Algorithms

    A Rubik’s Cube algorithm is a memorised sequence of moves that has a desired effect on the cube. Each method of solving the Cube employs its own set of algorithms, together with descriptions of what effect the algorithm has, and when it can be used to bring the cube closer to being solved.

    Many algorithms are designed to transform only a small part of the cube without interfering with other parts that have already been solved so that they can be applied repeatedly to different parts of the cube until the whole is solved. For example, there are well-known algorithms for cycling three corners without changing the rest of the puzzle or flipping the orientation of a pair of edges while leaving the others intact.

    Some algorithms do have a certain desired effect on the cube (for example, swapping two corners) but may also have the side-effect of changing other parts of the cube (such as permuting some edges). Such algorithms are often simpler than the ones without side-effects and are employed early on in the solution when most of the puzzle has not yet been solved and the side-effects are not important. Towards the end of the solution, the more specific (and usually more complicated) algorithms are used instead.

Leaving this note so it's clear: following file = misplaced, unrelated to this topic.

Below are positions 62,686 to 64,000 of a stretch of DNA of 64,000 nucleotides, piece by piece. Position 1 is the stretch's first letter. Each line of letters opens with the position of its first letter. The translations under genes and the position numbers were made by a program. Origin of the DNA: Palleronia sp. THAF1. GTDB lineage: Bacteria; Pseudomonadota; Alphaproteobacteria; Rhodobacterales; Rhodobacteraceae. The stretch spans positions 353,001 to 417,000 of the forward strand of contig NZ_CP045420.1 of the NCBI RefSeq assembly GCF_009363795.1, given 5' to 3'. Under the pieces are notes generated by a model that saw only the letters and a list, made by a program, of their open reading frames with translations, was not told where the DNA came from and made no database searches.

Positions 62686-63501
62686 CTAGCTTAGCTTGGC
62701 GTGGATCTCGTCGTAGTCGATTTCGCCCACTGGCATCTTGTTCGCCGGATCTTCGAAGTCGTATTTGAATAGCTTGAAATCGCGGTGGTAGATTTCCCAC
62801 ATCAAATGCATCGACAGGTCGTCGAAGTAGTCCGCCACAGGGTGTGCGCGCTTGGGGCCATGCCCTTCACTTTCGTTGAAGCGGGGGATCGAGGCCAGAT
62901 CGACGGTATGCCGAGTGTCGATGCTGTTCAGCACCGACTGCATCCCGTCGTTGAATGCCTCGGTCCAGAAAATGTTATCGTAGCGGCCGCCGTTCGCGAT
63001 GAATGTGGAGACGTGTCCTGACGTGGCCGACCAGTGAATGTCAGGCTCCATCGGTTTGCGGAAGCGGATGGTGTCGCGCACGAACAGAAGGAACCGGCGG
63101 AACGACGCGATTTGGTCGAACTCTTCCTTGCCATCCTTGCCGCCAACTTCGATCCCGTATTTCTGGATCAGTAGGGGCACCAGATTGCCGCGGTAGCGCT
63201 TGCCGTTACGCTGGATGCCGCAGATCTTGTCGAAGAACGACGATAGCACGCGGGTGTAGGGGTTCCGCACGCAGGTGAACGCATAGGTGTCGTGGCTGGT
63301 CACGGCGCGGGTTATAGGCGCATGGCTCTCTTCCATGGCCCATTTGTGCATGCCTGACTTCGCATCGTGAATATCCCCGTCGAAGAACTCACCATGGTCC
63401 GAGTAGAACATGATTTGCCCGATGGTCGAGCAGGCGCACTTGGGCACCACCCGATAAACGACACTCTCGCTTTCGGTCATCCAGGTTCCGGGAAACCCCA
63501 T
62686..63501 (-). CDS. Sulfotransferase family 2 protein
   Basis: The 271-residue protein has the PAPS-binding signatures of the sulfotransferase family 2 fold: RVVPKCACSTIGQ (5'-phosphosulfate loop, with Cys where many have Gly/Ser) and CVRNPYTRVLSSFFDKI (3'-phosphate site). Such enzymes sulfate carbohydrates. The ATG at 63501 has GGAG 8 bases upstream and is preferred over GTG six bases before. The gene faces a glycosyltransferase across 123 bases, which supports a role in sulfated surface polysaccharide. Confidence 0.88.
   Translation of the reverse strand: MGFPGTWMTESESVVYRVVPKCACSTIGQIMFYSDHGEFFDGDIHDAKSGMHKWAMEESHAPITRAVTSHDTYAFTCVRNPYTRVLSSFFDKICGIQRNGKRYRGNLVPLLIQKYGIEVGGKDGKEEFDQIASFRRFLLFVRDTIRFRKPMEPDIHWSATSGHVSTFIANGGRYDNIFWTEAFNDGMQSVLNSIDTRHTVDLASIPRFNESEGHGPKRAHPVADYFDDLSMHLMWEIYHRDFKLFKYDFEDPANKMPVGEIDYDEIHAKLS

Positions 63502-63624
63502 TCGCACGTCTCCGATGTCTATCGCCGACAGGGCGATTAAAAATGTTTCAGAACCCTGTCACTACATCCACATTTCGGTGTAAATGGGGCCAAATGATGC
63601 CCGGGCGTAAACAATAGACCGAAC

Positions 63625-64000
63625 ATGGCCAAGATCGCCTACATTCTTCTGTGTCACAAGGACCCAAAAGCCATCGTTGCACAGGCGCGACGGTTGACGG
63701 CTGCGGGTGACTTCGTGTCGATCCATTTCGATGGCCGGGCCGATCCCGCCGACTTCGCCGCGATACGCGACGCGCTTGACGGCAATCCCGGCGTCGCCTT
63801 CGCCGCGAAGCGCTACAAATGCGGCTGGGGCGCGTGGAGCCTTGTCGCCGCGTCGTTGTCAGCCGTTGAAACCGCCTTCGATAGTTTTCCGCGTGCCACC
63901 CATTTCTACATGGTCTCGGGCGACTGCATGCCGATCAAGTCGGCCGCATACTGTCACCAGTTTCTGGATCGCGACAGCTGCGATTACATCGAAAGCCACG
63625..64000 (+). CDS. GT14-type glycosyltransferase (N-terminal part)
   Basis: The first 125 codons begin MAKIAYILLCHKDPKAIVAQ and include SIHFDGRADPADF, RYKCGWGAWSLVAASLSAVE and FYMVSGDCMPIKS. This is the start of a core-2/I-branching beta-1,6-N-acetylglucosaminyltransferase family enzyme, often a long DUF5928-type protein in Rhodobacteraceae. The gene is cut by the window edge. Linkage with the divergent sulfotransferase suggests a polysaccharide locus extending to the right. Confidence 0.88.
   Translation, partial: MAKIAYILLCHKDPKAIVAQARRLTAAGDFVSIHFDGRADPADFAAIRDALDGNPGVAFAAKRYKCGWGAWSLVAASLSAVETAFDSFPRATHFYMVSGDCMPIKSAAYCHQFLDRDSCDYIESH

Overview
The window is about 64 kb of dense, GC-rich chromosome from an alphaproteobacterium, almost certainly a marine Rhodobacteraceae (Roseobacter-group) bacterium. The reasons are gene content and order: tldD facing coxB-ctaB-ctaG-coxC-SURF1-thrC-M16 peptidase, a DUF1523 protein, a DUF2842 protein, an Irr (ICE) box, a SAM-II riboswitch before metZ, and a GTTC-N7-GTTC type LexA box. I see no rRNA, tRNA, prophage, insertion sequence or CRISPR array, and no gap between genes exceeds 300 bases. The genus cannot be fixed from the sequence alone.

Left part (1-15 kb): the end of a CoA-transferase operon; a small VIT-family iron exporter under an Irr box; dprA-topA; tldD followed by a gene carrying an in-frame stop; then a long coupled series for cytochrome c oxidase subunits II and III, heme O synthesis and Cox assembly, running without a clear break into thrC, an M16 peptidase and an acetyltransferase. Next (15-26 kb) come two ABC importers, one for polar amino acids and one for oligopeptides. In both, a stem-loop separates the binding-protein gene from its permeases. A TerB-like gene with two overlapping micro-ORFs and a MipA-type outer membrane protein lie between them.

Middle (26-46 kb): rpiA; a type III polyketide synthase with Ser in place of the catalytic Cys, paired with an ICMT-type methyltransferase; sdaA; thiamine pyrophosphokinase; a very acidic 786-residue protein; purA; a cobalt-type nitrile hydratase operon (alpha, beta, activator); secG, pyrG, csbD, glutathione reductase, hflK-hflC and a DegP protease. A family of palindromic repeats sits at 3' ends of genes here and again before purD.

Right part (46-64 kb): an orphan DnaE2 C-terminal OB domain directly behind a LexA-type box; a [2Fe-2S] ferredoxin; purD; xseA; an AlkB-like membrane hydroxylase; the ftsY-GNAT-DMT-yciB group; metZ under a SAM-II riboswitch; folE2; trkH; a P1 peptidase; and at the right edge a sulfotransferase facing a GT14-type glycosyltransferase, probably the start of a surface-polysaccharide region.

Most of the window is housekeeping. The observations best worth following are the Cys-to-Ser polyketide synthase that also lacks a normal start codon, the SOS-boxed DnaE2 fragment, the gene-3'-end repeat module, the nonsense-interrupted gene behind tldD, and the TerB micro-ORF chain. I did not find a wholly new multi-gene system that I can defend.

Cheat code

    The most move-optimal online Rubik‘s Cube solver programs uses Herbert Kociemba‘s Two- Phase Algorithm which can typically determine a solution of 20 moves or fewer. The user has to set the colour configuration of the scrambled cube, and the program returns the steps required to solve it. In fact, the minimum number of moves in which any configuration of the cube can be solved is 20, as was shown in 2010.